Additionally, a 529 plan is another option for underage beneficiaries. Check out this article to learn more about 529 plans and how they work!

Pros and cons of custodial accounts 

If you want to open a custodial account but you don’t know how many accounts you should have at one time, you can read this article. While you’re at it, you should also familiarize yourself with the pros and the cons of custodial accounts.

This includes understanding how and why each of these accounts could benefit you and your loved ones. We’ll help you figure out if you have to choose between one of the two types of custodial accounts or if it makes sense to open one of each! 

Pros

Estate planning

An irrevocable gift can lessen a trustee’s estate taxes. This doesn’t help the beneficiary aside from being the one who inherits property, but it does benefit the person depositing the gift into the custodial account. 

Variety

Custodial bank accounts can hold any investment as long as it falls into the categories of the accepted types. If you want to gift more complicated types of investments, your ability to do so will depend on the financial institution that the account belongs to. This does not mean that it’s impossible, but variety will be considered on a case-by-case basis.

Cost savings

Custodial accounts are inexpensive to set up and even less expensive to maintain. This is a huge benefit because as the trustee, you won’t have to pay money in order to gift an asset to the minor. This is one of the main reasons why they are so popular.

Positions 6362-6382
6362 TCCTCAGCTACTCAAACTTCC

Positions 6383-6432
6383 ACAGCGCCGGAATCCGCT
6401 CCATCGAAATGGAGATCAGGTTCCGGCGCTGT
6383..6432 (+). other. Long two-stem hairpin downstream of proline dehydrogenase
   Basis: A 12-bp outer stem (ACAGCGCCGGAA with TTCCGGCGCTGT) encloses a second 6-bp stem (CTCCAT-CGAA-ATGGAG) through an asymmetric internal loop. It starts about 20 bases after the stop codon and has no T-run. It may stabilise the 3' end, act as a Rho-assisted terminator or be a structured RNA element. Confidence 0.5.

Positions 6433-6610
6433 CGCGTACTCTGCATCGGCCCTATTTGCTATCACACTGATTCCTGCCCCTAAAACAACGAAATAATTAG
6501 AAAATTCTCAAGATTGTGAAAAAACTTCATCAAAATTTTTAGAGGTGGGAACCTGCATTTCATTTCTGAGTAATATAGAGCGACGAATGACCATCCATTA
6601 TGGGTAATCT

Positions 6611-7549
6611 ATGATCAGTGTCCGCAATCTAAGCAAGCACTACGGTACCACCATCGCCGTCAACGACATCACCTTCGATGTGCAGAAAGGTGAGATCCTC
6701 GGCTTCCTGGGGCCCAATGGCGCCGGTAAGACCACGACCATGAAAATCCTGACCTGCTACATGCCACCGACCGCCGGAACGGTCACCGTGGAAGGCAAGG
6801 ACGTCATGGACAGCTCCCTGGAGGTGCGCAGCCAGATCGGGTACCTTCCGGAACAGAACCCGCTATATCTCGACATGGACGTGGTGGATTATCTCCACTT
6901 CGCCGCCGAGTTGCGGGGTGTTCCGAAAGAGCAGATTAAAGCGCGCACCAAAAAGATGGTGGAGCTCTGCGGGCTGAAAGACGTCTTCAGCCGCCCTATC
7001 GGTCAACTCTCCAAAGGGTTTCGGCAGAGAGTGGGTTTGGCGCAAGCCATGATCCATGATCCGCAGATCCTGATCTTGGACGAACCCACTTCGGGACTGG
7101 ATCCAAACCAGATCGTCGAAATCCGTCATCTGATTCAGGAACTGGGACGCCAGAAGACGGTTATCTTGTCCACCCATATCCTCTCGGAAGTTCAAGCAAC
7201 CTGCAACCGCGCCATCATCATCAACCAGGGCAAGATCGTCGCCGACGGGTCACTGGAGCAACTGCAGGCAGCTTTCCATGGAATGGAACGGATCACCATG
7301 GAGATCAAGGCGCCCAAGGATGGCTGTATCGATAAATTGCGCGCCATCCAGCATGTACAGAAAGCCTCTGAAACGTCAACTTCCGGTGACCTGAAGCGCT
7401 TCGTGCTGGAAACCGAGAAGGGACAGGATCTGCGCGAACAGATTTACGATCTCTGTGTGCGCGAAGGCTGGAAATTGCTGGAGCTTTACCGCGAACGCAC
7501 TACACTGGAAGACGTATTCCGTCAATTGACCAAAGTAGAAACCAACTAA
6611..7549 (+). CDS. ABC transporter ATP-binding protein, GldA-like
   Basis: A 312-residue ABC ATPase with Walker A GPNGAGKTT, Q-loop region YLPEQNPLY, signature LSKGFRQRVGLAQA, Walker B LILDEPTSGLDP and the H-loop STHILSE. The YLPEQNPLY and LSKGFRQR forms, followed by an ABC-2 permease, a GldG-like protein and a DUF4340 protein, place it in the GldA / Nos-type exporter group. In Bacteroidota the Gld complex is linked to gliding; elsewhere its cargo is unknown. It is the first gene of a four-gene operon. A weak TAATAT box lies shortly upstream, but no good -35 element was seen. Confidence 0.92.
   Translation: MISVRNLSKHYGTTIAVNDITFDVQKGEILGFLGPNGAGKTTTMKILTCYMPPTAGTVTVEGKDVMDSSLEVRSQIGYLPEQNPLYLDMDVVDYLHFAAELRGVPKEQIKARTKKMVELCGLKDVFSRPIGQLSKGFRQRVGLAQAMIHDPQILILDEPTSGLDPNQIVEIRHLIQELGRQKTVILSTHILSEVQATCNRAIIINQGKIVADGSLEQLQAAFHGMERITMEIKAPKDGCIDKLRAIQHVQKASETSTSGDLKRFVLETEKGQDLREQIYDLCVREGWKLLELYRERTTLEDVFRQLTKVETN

Cons

College savings 

If the idea of creating this type of account is with college in mind, then there are other ways to go about saving up for college that are far more beneficial in the long run. We recommend you look into a 529 plan instead. These are specifically designed for higher education purposes.

Tax-friendly

If you’re looking for a way to save money on taxes, then custodial accounts are not the way to go. They do include tax advantages, but there are no tax benefits of a custodial account. When you make a deposit, there aren’t any deductions involved. Once the child becomes of age and they take over the account, they will be 100% responsible for the payment of taxes on the assets in their account as well. 

Irrevocable

Parents may have an idea of what they want for their children and they often spend years planning for their children’s future. But once the child reaches the legal age set forth by the state, then they can do whatever they want, both in life and with the contents of their custodial accounts. The moment the beneficiary is considered legal in their state, they’ll receive full control of the account, making everything the adults put into it irrevocable. 

How do I get a custodial account? 

Technology is making things easier and easier. As such, bank accounts can now be opened online without requiring you to step foot inside of your local branch. Custodial accounts can usually be opened online as well, though it depends on your bank or financial institution.

Parents, aunts, uncles, guardians, and family friends can open a custodial account on behalf of a minor. The terms of the custodial account will be set forth by the financial institution, including interest rates, minimum balances, and management fees. 

Estate planning

Providing money or gifts to a loved one is a very generous thing to do. It will help to contribute to their estate and set them up for financial success. Start by deciding whether a UTMA account or a UGMA account is right for you.